Black South West Network and the Centre for the Study of Ethnicity and Citizenship at the University of Bristol would like to invite you to the Bristol launch of the Runnymede Trust's new report exploring the impact of Islamophobia on British Muslims.
Join Up Our Street for a packed four hours of film, poetry and discussion, plus a delicious shared lunch cooked by Bristol Hospitality Network. What does it mean to be Bristolian in 2018? Includes exclusive local premiere of 'There is Black in the Union Jack' by Black South West Network.
BSWN would like to invite you to our Annual General Meeting ( AGM) which will be followed by an event entitled ‘ Inclusive Growth- A Mechanism for Addressing Inequality?'
This event highlights the vibrant networks of Asian and African activists, intellectuals, and artists who met and interacted in the era of decolonisation. The event will launch an exhibition and digital visualisation - in partnership with the Watershed's Pervasive Media Studio - that maps their journeys.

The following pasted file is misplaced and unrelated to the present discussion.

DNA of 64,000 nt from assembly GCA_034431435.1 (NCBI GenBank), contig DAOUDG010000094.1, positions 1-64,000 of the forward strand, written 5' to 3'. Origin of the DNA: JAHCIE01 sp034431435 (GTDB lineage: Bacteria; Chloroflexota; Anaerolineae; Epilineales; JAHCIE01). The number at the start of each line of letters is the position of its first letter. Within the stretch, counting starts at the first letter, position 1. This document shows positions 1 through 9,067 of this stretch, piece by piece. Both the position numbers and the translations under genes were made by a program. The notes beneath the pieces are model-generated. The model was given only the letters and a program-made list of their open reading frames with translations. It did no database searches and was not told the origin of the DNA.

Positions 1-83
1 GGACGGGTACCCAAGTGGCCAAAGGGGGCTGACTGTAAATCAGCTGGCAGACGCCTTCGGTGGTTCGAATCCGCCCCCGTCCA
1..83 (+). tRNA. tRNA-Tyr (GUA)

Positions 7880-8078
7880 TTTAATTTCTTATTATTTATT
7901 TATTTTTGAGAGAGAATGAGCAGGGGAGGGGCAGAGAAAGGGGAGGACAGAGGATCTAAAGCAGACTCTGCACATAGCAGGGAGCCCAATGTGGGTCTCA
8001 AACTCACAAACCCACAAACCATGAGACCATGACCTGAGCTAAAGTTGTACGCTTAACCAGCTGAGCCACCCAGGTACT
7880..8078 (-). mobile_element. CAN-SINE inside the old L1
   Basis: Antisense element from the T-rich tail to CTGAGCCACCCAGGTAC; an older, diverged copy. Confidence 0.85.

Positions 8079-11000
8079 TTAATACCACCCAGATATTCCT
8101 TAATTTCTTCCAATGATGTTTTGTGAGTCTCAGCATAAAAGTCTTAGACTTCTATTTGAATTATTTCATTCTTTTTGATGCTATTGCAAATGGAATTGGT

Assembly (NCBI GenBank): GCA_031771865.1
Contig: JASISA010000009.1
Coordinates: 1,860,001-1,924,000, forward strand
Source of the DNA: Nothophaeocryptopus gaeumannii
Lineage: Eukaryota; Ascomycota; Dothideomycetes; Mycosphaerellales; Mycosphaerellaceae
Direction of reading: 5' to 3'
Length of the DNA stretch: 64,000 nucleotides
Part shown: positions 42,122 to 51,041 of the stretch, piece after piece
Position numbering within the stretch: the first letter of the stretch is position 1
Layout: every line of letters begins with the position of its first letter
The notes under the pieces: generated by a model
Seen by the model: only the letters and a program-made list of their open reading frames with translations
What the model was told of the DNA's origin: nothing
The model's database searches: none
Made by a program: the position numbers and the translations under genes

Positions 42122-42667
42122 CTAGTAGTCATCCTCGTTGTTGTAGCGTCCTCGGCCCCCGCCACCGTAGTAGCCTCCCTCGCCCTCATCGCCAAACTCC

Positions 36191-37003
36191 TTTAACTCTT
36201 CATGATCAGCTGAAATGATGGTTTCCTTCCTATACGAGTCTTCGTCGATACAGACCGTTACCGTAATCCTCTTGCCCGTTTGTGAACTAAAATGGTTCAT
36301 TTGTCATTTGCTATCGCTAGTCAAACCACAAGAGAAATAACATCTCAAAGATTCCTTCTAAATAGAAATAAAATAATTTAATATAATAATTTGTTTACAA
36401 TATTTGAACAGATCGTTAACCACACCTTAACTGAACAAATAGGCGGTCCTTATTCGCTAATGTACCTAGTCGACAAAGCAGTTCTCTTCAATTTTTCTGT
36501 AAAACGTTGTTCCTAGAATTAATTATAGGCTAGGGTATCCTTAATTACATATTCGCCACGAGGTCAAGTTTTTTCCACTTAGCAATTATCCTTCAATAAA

Walking on the 'White' side of the street - An Introduction to the History and On-going Impact of British 'Whiteness'
Talk and Q & A Session with member Matt Jacobs.
In this talk we will explore the history and construction of 'Whiteness' as a phenomenon that structures and conditions society and social relations.
As part of the Bristol Somali Festival 2017 and its themes, local Somali actors will bring together the stories previously gathered in 4 separate workshops throughout August and September 2017. There, Bristol Somali mothers, fathers, sons and daughters each had their own space to talk about the pressures they’ve faced adjusting to life in Britain and what they would really like to discuss with other family members. For more information about this free event and on how to book tickets, please click on the event title above.